Our China Black Teas

Victoria Garden Tea

Posted on April 30, 2014 by Bruce MacNaughton
Victoria Garden

Half and half of Ceylon leaf and China green gunpowder form the basis of this glorious gentle blend with vanilla flavouring and pieces and lavender flowers and rose petals added. 

Ideal Brewing Temperature: 100ºC/212ºF. Minimum Brewing Temperature: 90ºC/194ºF.

 

 

 

Black Tea Blends

Posted on April 30, 2014 by Bruce MacNaughton

BLACK TEA BLENDS

After the manufacturing process teas are either packed and marketed as ‘specialty’ teas (also referred to as ‘single source’ or ‘garden’ teas) OR they are blended with teas from other gardens or other producing areas or countries. The reason for this is that teas from single estates can vary in flavour and quality from year to year – just like wine – due to differing weather conditions and sometimes production processes. Some tea connoisseurs prefer single source tea and enjoy the yearly variations however many others like to know that every time they buy a particular tea it will taste exactly the same. By blending different teas packaging teas and retail companies can guarentee the flavor and quality of that tea from year to year. Tea blending is a difficult process and tea tasters try hundreds of teas each day to find the right components for particular blends.

Our Black Tea Blends

English Breakfast

Originally made up solely of black teas from northern China (particularly Keemuns).  English Breakfast is now usually a Ceylon or Indian based blend though China teas are still used occasionally as well as Indonesian and Kenyan varieties. All the teas are black. Quality is sometimes well below that of first-rate Keemuns, but the very best English Breakfast blends still have what’s loosely called the “China character”; True to its name this blend is especially popular as a breakfast tea. It can be enjoyed with or without milk and is available both in specialty stores and supermarkets. Though the tea is blended and sold by British firms (Twinnings, Ridgeways, Tetley) the term “English Breakfast” was coined as an English blend for the North American market.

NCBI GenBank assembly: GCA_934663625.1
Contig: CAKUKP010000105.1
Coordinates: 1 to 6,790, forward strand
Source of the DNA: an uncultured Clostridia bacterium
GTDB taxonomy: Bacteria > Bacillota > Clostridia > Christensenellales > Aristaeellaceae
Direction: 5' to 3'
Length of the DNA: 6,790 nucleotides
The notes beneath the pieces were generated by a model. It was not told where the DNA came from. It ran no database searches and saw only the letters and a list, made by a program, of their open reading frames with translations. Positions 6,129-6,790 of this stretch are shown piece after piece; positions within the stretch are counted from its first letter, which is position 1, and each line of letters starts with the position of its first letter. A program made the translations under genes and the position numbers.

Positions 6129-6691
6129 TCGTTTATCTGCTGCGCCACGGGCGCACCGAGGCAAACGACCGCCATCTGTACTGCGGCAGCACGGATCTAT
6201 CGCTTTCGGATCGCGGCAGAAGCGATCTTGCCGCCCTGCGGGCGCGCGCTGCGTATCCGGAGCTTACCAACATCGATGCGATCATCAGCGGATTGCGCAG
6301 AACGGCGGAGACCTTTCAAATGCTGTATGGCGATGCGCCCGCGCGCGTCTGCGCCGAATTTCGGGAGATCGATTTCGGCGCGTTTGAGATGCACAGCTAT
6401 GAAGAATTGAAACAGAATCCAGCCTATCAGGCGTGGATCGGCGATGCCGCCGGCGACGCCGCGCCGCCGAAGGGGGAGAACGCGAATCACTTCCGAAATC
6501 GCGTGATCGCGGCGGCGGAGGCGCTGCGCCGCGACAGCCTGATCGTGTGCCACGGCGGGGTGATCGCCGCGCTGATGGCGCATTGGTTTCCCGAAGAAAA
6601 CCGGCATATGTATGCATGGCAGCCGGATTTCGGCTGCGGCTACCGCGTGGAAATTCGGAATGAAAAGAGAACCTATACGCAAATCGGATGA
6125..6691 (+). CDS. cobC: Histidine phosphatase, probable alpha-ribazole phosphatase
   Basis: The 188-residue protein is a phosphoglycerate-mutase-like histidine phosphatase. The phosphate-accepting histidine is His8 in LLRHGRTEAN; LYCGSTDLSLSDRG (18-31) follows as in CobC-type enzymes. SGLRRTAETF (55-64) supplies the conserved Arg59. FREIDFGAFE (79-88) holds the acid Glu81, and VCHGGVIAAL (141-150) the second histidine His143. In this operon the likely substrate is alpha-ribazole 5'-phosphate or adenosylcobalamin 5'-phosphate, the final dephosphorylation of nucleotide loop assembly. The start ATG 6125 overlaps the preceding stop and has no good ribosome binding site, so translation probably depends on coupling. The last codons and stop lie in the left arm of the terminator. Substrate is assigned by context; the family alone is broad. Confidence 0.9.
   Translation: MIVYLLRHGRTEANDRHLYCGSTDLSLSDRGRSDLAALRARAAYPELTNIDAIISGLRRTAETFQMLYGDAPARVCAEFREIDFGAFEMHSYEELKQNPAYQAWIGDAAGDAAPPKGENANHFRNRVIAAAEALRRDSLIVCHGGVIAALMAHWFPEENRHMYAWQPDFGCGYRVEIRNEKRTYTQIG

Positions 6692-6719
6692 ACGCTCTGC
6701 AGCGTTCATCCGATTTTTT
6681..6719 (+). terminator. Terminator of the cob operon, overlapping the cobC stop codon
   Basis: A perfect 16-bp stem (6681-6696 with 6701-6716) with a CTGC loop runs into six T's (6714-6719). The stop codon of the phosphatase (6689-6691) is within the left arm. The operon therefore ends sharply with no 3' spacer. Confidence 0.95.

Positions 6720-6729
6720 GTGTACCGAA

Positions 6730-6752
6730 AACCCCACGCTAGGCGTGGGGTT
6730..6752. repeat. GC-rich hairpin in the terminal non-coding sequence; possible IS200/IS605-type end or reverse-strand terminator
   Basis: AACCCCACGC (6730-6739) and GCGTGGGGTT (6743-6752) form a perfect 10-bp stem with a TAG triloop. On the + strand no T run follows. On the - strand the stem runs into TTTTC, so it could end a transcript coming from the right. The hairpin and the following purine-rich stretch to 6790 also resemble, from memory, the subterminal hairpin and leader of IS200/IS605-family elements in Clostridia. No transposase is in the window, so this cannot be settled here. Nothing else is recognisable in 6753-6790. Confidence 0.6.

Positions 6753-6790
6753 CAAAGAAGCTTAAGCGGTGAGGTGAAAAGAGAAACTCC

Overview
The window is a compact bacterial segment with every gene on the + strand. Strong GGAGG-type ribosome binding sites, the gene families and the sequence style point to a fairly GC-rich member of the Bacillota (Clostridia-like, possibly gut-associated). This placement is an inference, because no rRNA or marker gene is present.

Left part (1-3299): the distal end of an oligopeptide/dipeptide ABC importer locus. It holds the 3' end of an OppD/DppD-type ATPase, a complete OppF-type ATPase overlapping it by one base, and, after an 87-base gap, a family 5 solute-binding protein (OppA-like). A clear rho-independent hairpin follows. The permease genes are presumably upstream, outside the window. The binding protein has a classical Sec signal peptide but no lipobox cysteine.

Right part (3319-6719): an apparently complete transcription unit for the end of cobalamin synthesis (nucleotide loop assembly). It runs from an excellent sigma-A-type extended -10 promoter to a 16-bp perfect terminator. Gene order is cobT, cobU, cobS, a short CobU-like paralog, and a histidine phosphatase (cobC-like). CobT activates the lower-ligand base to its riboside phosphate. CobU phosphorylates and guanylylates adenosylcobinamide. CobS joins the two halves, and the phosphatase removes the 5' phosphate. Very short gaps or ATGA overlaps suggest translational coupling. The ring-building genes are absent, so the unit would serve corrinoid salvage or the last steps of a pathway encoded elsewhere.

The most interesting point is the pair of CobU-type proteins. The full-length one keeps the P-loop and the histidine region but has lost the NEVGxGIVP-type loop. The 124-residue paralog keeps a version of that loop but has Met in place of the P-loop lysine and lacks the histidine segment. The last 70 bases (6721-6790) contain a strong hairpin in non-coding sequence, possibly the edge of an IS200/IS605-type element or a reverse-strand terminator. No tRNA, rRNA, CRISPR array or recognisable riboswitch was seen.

Prince Edward Island Breakfast

 

What is Darjeeling Tea?

Posted on April 30, 2014 by Bruce MacNaughton

DARJEELING

Legend has it that Lord Indra's (the Hindu King of Heaven) thunderbolt fell at the place where now stands the Observatory hill. The Tibetan words "Dorje, the thunderbolt of Indra, and Ling” meaning a place, from Dorje-Ling, or the Land of the Thunderbolt. 

Amidst the many splendiferous mountains at an altitude of 7,000 feet, where Heaven meets Earth, you can encounter breathtaking beauty, mystery and magic. Here the hills are emerald and lush. The earth is rich and yielding. The mountain mists moisture-laden and mellow. In this rarefied air, monks and simple folk spin enthralling legends and tell tales of how Darjeeling tea was born.

The tea gardens planted in these regions over a century ago, with pedigreed bushes from China, have gifted the world the finest of teas.

So rare and unique is the flavour that it cannot be replicated anywhere else. Two leaves and a bud, hand picked and processed to release a sun burst of flavour.  Flavour that has been described as "muscatel." 

The distinctive, elusive and rare character of Darjeeling tea is the result of several factors. The tea gardens are situated at elevations of 750 - 2,000 meters and gardens up to 70 degrees provide ideal natural drainage for the generous rainfall the district receives. Coupled with this, the intermittent cloud and sunshine combine to impart the unique character of Darjeeling tea